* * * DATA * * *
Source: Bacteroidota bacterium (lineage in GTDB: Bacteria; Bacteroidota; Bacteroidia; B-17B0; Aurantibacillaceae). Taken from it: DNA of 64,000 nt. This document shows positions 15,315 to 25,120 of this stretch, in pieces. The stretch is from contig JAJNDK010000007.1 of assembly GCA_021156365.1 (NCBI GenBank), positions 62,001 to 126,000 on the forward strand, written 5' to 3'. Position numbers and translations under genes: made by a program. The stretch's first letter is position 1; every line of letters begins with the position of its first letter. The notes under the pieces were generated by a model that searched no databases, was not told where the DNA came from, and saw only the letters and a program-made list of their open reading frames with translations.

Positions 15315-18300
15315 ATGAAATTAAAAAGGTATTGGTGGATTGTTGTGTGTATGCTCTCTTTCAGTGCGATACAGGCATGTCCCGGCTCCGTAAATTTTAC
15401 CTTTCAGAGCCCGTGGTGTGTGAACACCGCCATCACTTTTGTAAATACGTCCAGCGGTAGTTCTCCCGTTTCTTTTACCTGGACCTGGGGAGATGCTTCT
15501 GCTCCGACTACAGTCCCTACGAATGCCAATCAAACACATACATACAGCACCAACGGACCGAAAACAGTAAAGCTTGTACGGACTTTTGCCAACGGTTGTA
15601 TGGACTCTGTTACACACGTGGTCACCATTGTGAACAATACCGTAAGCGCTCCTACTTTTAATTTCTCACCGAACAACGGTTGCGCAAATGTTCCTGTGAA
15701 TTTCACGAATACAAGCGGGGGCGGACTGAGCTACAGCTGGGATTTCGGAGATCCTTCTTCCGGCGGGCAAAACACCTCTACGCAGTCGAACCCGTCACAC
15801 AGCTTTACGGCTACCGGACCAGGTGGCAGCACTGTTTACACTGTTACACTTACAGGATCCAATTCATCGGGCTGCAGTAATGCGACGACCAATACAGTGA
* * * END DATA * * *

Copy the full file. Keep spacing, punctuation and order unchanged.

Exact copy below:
Source: Bacteroidota bacterium (lineage in GTDB: Bacteria; Bacteroidota; Bacteroidia; B-17B0; Aurantibacillaceae). Taken from it: DNA of 64,000 nt. This document shows positions 15,315 to 25,120 of this stretch, in pieces. The stretch is from contig JAJNDK010000007.1 of assembly GCA_021156365.1 (NCBI GenBank), positions 62,001 to 126,000 on the forward strand, written 5' to 3'. Position numbers and translations under genes: made by a program. The stretch's first letter is position 1; every line of letters begins with the position of its first letter. The notes under the pieces were generated by a model that searched no databases, was not told where the DNA came from, and saw only the letters and a program-made list of their open reading frames with translations.

Positions 15315-18300
15315 ATGAAATTAAAAAGGTATTGGTGGATTGTTGTGTGTATGCTCTCTTTCAGTGCGATACAGGCATGTCCCGGCTCCGTAAATTTTAC
15401 CTTTCAGAGCCCGTGGTGTGTGAACACCGCCATCACTTTTGTAAATACGTCCAGCGGTAGTTCTCCCGTTTCTTTTACCTGGACCTGGGGAGATGCTTCT
15501 GCTCCGACTACAGTCCCTACGAATGCCAATCAAACACATACATACAGCACCAACGGACCGAAAACAGTAAAGCTTGTACGGACTTTTGCCAACGGTTGTA
15601 TGGACTCTGTTACACACGTGGTCACCATTGTGAACAATACCGTAAGCGCTCCTACTTTTAATTTCTCACCGAACAACGGTTGCGCAAATGTTCCTGTGAA
15701 TTTCACGAATACAAGCGGGGGCGGACTGAGCTACAGCTGGGATTTCGGAGATCCTTCTTCCGGCGGGCAAAACACCTCTACGCAGTCGAACCCGTCACAC
15801 AGCTTTACGGCTACCGGACCAGGTGGCAGCACTGTTTACACTGTTACACTTACAGGATCCAATTCATCGGGCTGCAGTAATGCGACGACCAATACAGTGA